If you land an interview, wear a suit, even if you think it doesn’t jive with who you are. You probably won’t have to wear a suit every day for the rest of your life but wearing one to an initial interview is tremendously important. DON’T wear open-toed shoes no matter how much money you’ve invested in your pedicure. Don’t wear an over-powering perfume or cologne, especially during allergy season.  Do be yourself and not who you think the company “wants” you to be…as long as you are honest about yourself, your work and your background and approach the work with a little bit of humility you will be just fine.

Those are my initial thoughts for the newest group of rising college seniors looking for a full-time job in a semester or a year…anyone else have any advice they care to share? Or perhaps you disagree with me on one (or more) of the points?



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9 Responses to Resume Advice for those seeking internships and first jobs

  1. katy says:

    I’m teaching Written Professional Communication at Pitt this semester, and we’re just finishing talking about resumes, so this was both interesting to read and something I’ll probably share with my English major students! (It seems the rules are very different for engineers and students in the health sciences)

    Anyway, it was interesting to read your take on the objective. I usually tell students not to bother with one, because if they’re applying for the job listed, it’s probably obvious that their objective is to obtain it, right? But it makes sense to include SOME sort of line indicating why they might be applying for a job they aren’t obviously immediately qualified for…

    I also often wonder how to help students express transferrable skills if they don’t yet have direct experience. Some of them work as line cooks at the O, but really do learn things about communication and prioritizing, working under tight deadline pressure, etc. I try to help them express this when they’re applying for their first “real-world” experience gigs. Of course, the example you shared was super affected and seemed like a student using his/her “teacher voice.”

  2. Anne Camille says:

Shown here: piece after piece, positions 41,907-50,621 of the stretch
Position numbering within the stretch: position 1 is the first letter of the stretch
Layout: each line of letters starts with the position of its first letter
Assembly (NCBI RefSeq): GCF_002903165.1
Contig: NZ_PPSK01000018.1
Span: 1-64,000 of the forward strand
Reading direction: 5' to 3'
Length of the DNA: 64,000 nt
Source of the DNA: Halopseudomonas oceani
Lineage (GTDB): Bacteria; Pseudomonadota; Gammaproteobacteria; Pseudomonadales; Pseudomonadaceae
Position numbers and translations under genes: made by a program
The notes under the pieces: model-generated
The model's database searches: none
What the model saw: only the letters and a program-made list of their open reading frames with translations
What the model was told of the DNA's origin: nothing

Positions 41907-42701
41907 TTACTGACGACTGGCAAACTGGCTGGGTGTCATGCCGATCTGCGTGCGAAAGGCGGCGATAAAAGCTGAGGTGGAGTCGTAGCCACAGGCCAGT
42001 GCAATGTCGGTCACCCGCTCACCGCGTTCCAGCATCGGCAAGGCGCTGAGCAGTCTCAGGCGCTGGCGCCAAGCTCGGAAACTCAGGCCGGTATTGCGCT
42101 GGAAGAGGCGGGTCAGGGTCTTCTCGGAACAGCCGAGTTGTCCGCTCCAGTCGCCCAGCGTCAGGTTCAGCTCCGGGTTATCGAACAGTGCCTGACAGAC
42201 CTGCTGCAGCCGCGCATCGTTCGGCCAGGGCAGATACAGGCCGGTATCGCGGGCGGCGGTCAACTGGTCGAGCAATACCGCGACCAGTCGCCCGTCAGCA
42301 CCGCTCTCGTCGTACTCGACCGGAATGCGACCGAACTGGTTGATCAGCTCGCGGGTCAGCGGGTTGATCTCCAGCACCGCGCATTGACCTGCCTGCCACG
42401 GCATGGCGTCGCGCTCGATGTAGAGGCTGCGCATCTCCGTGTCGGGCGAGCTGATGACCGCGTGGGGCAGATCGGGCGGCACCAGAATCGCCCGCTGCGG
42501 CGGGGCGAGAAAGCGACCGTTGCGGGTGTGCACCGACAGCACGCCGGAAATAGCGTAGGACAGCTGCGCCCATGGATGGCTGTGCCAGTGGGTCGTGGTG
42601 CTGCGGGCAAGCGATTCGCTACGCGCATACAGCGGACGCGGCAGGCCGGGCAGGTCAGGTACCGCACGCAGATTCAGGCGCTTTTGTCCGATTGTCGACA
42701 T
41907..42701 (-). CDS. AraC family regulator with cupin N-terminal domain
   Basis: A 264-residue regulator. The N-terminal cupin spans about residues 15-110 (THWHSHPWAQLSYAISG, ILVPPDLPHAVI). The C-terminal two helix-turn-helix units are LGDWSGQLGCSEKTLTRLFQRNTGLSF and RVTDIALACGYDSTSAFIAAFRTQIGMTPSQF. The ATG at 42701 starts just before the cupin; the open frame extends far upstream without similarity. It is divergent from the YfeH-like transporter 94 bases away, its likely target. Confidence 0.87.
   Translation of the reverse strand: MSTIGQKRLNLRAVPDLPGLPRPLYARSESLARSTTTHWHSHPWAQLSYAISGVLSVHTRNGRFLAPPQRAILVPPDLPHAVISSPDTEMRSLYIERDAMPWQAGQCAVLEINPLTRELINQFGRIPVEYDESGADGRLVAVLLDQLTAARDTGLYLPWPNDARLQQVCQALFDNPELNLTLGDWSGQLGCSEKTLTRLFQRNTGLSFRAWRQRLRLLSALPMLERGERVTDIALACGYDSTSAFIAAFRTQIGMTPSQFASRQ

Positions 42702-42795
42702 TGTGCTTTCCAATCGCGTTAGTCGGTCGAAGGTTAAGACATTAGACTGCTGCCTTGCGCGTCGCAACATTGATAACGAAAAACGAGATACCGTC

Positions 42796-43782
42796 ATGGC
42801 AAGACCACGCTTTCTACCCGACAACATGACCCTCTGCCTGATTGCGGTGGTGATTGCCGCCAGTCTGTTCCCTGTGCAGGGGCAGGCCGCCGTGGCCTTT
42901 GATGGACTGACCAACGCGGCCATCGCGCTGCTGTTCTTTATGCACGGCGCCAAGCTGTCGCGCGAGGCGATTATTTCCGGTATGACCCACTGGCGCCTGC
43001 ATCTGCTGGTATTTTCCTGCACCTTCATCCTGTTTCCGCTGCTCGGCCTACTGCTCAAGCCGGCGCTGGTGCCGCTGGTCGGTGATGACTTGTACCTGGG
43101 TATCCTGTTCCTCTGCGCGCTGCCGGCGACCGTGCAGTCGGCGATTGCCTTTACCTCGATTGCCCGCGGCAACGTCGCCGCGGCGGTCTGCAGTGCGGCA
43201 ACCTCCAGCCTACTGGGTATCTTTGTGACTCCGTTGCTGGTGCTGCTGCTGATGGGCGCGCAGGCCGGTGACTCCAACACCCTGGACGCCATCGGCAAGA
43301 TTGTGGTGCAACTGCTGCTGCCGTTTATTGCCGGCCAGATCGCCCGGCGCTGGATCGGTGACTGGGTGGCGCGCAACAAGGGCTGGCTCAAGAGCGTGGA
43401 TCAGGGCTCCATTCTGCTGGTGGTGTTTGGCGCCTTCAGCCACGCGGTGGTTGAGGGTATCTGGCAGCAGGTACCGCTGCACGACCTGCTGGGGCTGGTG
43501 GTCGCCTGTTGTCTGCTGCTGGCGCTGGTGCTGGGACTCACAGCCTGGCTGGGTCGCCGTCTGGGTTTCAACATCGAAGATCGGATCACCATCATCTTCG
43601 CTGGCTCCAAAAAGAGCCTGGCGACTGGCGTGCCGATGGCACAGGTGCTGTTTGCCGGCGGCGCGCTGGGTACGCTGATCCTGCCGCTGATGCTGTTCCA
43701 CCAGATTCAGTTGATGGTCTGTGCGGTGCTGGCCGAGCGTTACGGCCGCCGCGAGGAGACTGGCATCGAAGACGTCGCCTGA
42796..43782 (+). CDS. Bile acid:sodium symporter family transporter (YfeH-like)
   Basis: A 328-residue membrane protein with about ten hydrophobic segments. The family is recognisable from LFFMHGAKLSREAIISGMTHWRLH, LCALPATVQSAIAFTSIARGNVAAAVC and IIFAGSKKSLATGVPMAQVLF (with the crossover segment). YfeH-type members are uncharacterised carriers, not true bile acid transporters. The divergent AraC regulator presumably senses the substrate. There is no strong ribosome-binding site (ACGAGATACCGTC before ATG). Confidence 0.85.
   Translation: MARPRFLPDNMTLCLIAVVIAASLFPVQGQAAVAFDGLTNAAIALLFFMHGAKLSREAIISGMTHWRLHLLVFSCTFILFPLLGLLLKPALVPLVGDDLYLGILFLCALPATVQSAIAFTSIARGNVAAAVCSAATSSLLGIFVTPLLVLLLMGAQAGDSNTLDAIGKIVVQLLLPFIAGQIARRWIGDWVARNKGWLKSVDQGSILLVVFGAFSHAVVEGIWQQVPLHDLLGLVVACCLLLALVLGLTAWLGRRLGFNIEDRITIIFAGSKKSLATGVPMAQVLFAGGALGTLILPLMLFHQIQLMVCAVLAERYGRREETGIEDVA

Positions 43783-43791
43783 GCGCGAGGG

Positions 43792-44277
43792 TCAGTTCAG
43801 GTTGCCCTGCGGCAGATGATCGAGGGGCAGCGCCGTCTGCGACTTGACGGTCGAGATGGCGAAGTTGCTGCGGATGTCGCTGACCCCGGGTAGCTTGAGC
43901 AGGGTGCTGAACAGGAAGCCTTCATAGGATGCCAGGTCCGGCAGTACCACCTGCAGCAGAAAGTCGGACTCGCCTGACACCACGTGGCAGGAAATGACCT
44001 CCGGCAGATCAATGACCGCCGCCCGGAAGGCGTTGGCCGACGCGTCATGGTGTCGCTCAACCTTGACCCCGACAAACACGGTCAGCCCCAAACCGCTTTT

Great tips, Courtney. The only thing that I would disagree with is wearing a suit & not wearing open toe shoes as hard & fast rules. I don’t know that I’d necessarily expect a college student to have a suit, but I would expect them to be dressed professionally. I guess it depends on the environment (type of work, area of country, etc.). If someone is too overdressed, and especially if it looks like they’re wearing something that they think they “should” wear or that they borrowed from their roommates uncle, it’s going to be apparent and can send a “trying to hard” message.

    This does not let someone off the hook for not being well-groomed. I worked (and interviewed!) people in a very casual environment. People showed up for work in clothes that I wouldn’t walk to my mailbox in — and most wouldn’t raise an eyebrow at their coworkers. But, if someone came to an interview in old jeans and a tee-shirt, & dirty shoes — even if he/she could dress like that every day on the job — it seemed way too casual and disrespectful of what the expected tenor of an interview should be.

    So, open toes shoes? Well, some are okay & some are definitely not. I have one pair that I wouldn’t think twice about wearing to an interview — and several others that I would never, ever wear to work. Similarly, I’ve seen people wearing closed toe shoes that may look cool on the runway, but are so inappropriate, not to mention impractical, for an office. If it looks like something that you wear for a night-out on the town, leave it in your closet. I think this rule works well for shoes, clothing and jewelry.